Wednesday, May 23, 2007

Map the Mind

I have a bad habit of reading books by authors like Nora Roberts, Vince Flynn, and Vickie Lewis Thompson and forget to read books that are popular in professional circles. Today I made myself proud and bought the book Blink. I'm looking forward to reading it.
Before purchasing the book, I read the introduction and it reminded me of software. I once purchased software that I was hesitant about when I saw it in the booth, but decided to go for it when I saw the presentation by the sales people. I should have stuck with my original thought and saved the money.
When I first looked at Inspiration, I was hooked. I understood it, it went with what we were teaching in professional development for curriculum and for technology, plus it was EASY! Plus, it inspires me to this date.
Now we have all these online tools that boast to be mind mapping programs. Some are not so bad. I do like the fact that two or more people can actually work on the diagram at once, allowing collaboration. In all honesty, that's about it though. I still prefer the entire workings of Inspiration. However, if you want to check them out for yourself, here are the links. They do make collaboration easier, but they are not as inspiring in non-linear thoughts or connecting the points.
Let me know what you think!
  • K

Tuesday, May 15, 2007

Which tool?

I am curious more than anything over which tool in the whole scheme of web 2.0 could you not live without? What is the ONE tool that really has impacted your life, whether it's professional or personal?
Some of these tools have been around for a long time. Before, I used Backflip or iKeepBookmarks. In 2000, an article was even published that one day we would all Backflip. I shared my bookmarks with my students and teachers easily. The difference is, I didn't tag the resources but rather filed them away in a folder.
Before groups created through portals like Ning, I collaborated via Yahoo Groups. We planned our entire 10 year reunion on a group, I collaborated with other middle school educators, shared lessons with another technology group, and even had a group for my students. Oh, and my cohort for my masters program also stayed in touch this way.
But what one tool do you really think has made a big difference in how we use the web today?

Wednesday, May 9, 2007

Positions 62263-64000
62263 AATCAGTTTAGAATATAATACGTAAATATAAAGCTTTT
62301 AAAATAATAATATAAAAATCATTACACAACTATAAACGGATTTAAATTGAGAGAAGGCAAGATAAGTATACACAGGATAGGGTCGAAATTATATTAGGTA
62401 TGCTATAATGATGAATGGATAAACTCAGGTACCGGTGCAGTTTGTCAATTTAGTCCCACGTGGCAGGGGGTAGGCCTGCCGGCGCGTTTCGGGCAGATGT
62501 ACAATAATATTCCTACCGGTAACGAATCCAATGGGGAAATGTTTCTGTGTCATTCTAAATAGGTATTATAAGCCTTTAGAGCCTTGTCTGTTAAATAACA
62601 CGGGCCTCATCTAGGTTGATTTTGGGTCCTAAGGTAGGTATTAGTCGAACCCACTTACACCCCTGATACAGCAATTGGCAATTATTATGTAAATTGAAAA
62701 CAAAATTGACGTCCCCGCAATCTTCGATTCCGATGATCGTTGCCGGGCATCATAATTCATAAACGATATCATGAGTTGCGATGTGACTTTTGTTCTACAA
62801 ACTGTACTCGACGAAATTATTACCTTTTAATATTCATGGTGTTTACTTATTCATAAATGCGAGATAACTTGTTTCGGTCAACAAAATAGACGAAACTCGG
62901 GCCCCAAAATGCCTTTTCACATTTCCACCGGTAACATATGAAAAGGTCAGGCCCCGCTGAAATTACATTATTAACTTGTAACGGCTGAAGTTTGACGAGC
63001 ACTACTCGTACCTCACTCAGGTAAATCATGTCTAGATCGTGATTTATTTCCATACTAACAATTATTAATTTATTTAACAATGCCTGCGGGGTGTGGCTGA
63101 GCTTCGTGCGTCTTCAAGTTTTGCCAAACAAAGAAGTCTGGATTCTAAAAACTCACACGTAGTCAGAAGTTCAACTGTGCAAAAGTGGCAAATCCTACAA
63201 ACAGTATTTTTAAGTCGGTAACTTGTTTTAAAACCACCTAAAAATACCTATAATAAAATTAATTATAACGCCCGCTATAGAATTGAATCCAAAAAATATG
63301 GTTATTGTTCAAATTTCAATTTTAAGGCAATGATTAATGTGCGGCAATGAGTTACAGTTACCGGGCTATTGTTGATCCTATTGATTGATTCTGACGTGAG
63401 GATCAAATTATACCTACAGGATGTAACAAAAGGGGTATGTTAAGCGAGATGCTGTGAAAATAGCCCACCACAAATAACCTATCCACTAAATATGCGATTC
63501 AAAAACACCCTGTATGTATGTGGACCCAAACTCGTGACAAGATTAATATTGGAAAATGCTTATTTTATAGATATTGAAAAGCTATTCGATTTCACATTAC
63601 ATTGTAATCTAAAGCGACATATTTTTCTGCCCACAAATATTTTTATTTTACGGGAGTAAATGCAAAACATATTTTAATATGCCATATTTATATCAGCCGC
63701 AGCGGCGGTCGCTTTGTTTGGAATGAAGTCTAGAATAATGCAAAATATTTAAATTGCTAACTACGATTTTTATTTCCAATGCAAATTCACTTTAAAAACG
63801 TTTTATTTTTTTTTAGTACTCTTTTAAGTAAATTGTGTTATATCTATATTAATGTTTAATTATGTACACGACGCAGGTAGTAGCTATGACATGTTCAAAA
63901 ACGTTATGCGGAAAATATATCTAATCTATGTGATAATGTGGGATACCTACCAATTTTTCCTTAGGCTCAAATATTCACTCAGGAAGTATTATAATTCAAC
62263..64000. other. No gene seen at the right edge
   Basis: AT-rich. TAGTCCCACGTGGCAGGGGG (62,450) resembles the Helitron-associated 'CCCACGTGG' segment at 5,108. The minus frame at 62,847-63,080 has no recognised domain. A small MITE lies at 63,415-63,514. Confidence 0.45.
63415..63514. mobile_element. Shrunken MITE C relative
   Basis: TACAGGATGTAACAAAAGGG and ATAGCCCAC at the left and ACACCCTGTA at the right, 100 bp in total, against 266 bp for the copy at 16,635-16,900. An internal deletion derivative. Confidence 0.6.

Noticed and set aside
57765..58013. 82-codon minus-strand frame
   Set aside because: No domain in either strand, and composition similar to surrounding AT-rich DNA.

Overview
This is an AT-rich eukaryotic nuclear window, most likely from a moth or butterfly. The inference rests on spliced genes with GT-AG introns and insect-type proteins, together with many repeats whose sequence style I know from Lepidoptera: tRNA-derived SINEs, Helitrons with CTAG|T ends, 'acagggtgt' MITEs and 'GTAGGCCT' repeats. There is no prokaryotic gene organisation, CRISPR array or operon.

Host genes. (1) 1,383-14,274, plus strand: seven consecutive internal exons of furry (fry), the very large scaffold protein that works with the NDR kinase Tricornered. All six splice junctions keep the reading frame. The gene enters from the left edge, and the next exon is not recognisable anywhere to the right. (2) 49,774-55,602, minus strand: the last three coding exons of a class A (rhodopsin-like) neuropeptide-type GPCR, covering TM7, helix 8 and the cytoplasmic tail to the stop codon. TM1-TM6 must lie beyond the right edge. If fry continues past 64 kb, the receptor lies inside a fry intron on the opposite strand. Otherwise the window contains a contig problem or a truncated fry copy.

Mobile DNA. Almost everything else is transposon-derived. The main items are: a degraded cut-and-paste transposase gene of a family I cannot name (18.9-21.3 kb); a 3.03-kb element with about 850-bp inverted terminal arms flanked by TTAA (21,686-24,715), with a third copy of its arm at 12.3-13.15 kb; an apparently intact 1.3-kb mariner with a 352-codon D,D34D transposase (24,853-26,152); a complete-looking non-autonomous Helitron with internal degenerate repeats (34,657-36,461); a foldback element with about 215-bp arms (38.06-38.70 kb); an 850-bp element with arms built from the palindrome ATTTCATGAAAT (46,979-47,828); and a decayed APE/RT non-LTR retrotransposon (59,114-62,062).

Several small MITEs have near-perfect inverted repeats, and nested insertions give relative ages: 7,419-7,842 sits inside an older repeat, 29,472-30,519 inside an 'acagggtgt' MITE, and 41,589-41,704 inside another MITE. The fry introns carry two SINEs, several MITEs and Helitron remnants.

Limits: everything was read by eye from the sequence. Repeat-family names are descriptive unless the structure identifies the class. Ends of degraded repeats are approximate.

As a mother of a child who struggles to learn and is ADHD, I am always interested in articles that might offer support and ways to help him. This week there was a featured article on Yahoo! that claims more TV time means worse school performance. One quote I found interesting was "The amount of TV kids watched when they were 14 was positively linked with having attention problems later, not doing homework, being bored at school, not finishing high school, and "hating school," the researchers found."

But we also have studies that show that using video in the classroom helps improve student performance. Could it be that the TV is only a problem unless teachers know how to use it for their purposes? You have a classroom of students who are TV addicts? You're teaching your students the purpose of scientific studies and how to conduct a science experiment. Do you A.) Lecture B.) Do a hands on experiment or C.) Introduce your students to the Video Segment of the Myth Busters and the coke experiment and then have your students conduct a non-life threatening, safe experiment of their own to either prove or disprove a popular myth? Choice B is great, they will understand the process - but there will be little connection. Letter C is PERFECT because they can relate to this unorthodox crew, see how they test things out several times before claiming it truth or myth busted, and then they experiment on their own. Make it even better? Add choice D: Introduce lesson with Mythbuster video, have students conduct their own experiments to test out pre-selected myths and film their experiments, and then edit the film into a short "Students of Mythbusters" film to share their results with other students. During the share time, other students could make recommendations to make the experiment work even better.